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A Darkness More Than Night by Michael…
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A Darkness More Than Night (2001)

by Michael Connelly

Other authors: See the other authors section.

Series: Harry Bosch (7), Terry McCaleb (2), Jack McEvoy (2)

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English (33)  French (1)  Dutch (1)  Spanish (1)  Swedish (1)  All languages (37)
Showing 1-5 of 33 (next | show all)
This book is a little different from his usual. Instead of pushing on alone, he shares his pages with a retired F.B.I agent. A further look into Bosch from someone's else's perspective. ( )
  delta61 | Sep 25, 2014 |
I found this one somewhat confusing as I'm only reading the Harry Bosch series and as a consequence didn't know McCaleb's back story from Blood Work. Still, Connelly crafted a good tale and I was able to piece together the necessary back story to follow this title. ( )
  skinglist | Aug 12, 2014 |
Listened to the audiobook. Had a major problem with the voice the actor chose to use for Bosch, too Popeye-sounding, but aside from that, this is another excellent mistery thriller by one of the very best authors of this genre. The best one I know, for sure.
Another minor issue I had concerns the plot: I found it too hard to believe that McCaleb would buy so easily into Bosch as a murder suspect, when the murder was such an obvious set up. It just didn't work very well for me that he wouldn't just start hunting down on the "set up" theory and give it the predominance that it would realistically have had. The question "why on Earth would Bosch have linked the murder to his own name??" comes out only once and without the strength that it should have had.
I guess one of the problems when reading these extremely realistic-feeling procedural books is that I forget it's fiction, and as a reader I need to remember to give them some slack! ( )
  tabascofromgudreads | Apr 19, 2014 |
Listened to the audiobook. Had a major problem with the voice the actor chose to use for Bosch, too Popeye-sounding, but aside from that, this is another excellent mistery thriller by one of the very best authors of this genre. The best one I know, for sure.
Another minor issue I had concerns the plot: I found it too hard to believe that McCaleb would buy so easily into Bosch as a murder suspect, when the murder was such an obvious set up. It just didn't work very well for me that he wouldn't just start hunting down on the "set up" theory and give it the predominance that it would realistically have had. The question "why on Earth would Bosch have linked the murder to his own name??" comes out only once and without the strength that it should have had.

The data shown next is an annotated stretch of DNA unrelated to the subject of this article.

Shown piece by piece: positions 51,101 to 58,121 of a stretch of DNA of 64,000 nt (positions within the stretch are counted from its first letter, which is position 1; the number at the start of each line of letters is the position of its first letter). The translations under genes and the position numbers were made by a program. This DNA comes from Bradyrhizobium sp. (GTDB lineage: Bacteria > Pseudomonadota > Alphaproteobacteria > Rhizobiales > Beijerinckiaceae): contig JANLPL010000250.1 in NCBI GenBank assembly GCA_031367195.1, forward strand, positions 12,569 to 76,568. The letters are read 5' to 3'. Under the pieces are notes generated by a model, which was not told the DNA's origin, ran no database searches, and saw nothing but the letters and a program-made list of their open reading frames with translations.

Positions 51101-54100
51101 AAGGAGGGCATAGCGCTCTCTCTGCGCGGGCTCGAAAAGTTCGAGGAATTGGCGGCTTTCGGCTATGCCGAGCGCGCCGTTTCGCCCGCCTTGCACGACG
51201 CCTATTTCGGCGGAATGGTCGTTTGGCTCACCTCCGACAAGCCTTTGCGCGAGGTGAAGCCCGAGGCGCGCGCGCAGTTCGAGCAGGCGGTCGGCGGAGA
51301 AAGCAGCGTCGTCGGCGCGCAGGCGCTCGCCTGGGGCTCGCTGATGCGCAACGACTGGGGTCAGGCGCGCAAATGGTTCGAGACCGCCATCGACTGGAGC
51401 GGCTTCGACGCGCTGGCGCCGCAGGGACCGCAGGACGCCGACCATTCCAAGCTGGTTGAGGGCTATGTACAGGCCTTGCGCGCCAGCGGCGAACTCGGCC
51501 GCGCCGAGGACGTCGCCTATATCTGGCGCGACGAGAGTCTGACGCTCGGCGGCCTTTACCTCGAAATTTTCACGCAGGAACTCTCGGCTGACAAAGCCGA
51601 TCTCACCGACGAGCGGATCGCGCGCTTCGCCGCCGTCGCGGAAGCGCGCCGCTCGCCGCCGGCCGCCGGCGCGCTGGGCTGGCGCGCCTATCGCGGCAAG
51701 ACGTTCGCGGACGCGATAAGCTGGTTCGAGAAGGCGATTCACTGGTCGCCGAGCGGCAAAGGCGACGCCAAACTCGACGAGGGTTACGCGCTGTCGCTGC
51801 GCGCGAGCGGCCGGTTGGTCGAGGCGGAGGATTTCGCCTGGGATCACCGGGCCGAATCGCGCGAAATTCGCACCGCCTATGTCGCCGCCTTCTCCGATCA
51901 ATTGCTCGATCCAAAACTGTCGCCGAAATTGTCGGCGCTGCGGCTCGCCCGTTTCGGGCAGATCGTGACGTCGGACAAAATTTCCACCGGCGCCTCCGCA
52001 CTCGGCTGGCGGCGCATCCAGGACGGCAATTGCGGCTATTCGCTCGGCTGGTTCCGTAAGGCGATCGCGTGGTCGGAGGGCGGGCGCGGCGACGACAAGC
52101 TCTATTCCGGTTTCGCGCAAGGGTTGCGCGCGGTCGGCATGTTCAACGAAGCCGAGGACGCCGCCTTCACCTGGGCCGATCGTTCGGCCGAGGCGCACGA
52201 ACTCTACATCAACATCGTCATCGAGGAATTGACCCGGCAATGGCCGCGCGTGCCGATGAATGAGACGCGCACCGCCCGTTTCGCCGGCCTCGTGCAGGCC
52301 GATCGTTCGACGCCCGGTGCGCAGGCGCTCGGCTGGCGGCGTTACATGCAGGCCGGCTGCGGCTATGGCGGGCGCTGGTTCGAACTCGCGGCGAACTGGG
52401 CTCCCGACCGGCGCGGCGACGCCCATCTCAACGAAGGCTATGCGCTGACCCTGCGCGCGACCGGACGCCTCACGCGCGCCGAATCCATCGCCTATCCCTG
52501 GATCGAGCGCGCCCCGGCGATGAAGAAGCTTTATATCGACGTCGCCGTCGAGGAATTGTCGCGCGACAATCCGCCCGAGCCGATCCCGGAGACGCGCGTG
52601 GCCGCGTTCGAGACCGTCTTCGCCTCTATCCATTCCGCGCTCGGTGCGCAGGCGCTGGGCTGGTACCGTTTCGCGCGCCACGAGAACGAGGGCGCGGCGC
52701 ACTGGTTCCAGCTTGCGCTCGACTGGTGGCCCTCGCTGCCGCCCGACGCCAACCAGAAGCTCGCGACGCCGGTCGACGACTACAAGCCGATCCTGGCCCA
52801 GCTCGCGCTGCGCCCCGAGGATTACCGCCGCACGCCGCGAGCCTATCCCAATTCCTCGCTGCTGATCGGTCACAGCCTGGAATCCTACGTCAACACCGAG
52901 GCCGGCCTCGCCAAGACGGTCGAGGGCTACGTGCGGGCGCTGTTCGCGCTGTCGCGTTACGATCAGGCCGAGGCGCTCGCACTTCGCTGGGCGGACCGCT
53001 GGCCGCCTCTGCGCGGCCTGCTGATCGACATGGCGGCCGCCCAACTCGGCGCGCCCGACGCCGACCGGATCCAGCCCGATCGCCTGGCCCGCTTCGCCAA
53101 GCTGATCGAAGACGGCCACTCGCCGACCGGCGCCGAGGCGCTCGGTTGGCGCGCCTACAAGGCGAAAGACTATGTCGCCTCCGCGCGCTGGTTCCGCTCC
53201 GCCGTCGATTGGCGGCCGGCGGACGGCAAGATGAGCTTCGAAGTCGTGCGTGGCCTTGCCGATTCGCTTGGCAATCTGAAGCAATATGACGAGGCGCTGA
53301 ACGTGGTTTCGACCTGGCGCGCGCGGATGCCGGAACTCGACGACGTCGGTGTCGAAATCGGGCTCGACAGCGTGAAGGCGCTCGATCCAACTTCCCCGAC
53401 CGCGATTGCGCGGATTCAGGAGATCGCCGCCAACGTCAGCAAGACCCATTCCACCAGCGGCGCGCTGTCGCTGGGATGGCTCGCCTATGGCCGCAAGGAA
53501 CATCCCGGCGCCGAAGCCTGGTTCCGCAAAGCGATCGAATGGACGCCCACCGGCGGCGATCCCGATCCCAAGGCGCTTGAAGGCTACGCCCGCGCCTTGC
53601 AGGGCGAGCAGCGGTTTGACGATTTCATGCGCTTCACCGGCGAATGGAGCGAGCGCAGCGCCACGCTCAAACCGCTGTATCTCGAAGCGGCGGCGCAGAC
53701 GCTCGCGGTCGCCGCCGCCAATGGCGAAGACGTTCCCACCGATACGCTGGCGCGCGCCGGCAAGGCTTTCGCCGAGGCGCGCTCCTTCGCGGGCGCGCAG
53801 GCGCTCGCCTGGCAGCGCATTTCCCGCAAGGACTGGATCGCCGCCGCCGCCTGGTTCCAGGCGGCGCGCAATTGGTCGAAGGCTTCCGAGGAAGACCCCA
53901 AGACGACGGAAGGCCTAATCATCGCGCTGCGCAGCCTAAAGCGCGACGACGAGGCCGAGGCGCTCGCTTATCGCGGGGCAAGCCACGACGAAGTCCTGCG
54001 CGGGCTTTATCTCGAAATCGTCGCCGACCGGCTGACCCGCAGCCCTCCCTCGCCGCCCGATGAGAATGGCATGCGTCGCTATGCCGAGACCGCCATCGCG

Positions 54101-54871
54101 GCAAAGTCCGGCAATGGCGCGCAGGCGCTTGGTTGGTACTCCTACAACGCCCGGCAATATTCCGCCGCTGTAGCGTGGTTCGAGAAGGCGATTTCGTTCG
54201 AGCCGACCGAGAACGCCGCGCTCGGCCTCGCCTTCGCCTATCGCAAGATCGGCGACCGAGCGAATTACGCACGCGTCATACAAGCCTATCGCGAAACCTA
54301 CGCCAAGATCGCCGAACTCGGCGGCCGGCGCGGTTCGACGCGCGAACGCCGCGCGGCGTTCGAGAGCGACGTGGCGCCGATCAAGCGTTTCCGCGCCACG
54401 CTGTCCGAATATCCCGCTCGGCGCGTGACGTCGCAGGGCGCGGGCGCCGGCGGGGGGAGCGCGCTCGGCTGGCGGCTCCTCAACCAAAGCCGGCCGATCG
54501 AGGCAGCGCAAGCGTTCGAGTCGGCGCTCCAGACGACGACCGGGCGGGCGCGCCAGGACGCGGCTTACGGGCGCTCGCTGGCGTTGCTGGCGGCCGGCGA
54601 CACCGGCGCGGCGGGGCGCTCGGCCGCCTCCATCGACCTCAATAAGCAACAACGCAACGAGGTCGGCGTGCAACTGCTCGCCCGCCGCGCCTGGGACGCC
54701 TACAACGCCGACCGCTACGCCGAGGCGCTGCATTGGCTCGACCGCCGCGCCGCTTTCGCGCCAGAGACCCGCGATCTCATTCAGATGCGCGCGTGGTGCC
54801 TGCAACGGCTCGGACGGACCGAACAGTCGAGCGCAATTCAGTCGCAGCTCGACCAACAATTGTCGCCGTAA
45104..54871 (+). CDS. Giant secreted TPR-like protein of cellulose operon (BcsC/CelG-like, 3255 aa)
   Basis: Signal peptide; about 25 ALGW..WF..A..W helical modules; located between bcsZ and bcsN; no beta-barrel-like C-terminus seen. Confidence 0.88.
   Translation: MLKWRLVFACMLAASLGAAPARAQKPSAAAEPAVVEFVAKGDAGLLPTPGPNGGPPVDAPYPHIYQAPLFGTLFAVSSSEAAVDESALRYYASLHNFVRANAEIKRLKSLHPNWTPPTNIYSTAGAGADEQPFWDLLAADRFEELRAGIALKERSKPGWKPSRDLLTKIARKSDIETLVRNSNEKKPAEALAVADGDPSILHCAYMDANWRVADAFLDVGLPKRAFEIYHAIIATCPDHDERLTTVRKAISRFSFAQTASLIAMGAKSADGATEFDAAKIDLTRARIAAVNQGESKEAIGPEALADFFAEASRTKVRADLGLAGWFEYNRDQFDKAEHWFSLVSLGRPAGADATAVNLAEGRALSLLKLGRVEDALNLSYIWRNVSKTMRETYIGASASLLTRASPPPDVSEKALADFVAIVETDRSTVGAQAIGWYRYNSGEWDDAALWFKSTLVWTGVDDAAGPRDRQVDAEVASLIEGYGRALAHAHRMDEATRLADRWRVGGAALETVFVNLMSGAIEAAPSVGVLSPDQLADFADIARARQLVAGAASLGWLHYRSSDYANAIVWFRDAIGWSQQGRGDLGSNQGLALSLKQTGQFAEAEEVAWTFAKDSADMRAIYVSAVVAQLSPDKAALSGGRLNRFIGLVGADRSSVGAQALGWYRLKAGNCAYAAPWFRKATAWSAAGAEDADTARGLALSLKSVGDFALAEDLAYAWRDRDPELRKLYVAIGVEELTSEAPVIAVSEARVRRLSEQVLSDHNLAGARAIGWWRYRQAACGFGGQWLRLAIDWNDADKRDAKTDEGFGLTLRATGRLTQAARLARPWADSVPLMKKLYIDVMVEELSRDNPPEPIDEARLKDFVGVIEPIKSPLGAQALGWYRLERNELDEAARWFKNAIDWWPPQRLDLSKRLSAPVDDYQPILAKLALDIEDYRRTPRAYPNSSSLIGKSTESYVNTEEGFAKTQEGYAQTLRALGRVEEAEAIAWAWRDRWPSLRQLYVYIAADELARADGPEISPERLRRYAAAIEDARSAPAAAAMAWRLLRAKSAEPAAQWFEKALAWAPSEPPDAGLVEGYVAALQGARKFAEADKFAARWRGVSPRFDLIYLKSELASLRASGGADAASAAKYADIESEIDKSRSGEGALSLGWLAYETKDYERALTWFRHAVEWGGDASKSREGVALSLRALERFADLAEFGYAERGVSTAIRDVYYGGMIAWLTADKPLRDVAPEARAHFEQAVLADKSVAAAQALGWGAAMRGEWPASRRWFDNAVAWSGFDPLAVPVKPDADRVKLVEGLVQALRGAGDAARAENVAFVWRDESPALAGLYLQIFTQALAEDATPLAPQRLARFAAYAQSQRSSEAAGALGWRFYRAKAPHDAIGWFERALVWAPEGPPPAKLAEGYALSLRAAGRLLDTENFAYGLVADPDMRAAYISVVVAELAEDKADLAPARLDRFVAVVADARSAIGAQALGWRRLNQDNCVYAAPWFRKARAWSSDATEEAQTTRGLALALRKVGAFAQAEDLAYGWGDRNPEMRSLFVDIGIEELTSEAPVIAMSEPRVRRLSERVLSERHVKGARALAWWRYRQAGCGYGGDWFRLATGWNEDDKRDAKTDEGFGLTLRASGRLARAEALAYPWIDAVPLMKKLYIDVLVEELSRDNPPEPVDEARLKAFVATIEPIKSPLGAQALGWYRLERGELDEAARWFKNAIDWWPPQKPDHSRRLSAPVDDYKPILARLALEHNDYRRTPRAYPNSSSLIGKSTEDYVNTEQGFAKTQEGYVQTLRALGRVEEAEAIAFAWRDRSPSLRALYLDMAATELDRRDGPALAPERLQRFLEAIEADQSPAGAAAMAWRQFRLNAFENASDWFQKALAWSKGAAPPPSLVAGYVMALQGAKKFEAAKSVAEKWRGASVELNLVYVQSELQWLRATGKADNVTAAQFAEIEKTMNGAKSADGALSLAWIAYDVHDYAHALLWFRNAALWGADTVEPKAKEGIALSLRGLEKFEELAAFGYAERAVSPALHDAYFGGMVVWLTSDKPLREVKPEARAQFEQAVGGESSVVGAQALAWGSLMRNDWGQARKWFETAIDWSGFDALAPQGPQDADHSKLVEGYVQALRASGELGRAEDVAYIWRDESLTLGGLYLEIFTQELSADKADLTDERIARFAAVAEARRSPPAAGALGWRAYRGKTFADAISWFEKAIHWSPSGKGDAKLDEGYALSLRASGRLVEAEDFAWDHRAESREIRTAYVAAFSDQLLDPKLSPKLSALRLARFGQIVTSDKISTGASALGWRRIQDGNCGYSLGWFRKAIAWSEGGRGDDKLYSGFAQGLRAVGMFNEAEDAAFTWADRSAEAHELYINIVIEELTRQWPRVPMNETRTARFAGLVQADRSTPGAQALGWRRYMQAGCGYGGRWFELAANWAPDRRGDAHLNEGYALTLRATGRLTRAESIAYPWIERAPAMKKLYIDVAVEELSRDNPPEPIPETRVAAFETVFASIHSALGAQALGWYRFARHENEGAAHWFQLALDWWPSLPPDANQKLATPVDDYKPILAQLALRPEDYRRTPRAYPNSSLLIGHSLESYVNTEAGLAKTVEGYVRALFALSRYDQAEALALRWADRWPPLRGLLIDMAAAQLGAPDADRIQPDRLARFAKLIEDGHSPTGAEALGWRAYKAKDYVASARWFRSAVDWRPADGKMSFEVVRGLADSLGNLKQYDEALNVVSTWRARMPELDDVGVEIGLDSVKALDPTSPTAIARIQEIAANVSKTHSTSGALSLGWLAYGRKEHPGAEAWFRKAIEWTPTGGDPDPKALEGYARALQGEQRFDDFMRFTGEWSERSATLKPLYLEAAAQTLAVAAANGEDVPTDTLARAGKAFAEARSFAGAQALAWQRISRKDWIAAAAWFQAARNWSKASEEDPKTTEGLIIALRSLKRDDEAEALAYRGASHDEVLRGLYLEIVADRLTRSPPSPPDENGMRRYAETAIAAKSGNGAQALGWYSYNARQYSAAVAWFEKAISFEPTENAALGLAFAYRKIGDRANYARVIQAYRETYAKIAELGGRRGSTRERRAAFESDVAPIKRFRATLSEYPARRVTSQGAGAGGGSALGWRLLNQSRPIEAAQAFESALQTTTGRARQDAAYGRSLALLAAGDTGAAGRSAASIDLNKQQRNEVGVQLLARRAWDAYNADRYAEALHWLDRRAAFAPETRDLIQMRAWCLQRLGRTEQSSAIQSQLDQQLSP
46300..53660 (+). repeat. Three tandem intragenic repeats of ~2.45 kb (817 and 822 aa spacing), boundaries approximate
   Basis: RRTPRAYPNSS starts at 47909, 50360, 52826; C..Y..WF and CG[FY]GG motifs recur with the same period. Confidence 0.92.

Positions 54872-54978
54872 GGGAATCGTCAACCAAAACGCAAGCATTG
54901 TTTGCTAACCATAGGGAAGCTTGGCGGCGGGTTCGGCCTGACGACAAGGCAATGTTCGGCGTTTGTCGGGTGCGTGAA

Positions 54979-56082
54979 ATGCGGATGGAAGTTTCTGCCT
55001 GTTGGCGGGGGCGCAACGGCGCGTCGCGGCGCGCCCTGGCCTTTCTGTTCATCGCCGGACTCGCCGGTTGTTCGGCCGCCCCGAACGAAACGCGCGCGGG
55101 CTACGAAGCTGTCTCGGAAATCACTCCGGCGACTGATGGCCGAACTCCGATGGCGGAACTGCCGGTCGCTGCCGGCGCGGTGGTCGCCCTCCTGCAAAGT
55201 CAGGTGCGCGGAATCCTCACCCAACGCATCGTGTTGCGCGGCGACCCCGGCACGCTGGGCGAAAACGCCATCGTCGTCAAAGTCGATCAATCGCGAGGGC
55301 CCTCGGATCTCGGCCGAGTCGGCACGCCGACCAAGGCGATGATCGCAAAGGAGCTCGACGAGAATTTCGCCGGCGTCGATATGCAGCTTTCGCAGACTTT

I guess one of the problems when reading these extremely realistic-feeling procedural books is that I forget it's fiction, and as a reader I need to remember to give them some slack! ( )
  tabascofromgudreads | Apr 19, 2014 |
Connelly, still one of the best mystery writers out there, has combined two of his characters in this novel. Terry McCaleb, an ex-FBI profiler, now retired and living on Catalina Island following a heart transplant — he has to take over one hundred pills a day — has been asked by an old friend in the sheriff’s department to review some material about the murder of Edward Gunn, a man who had “walked” away from a murder charge several years previously. Harry Bosch, Connelly’s other character, and the one I am most familiar with, was the lead detective on the Gunn case. Bosch had questoned Gunn on the night he was murdered. The murder scene is peculiar, and McCaleb finds an interesting owl replica in the room of the deceased and the Latin phrase Cave Cave Dus Videt (“Beware, beware, God knows”) on the tape binding Gunn’s mouth. His reasoning gets a little bizarre as he connects the owl to a painting by Hieronymous Bosch (Hieronymous is Harry’s given name) and other small details make him suspect that perhaps Harry is Gunn’s killer. He fits the profile, but he knows Bosch and that he is a good cop, so he is afraid that Bosch might be the killer and be good enough to get away with it.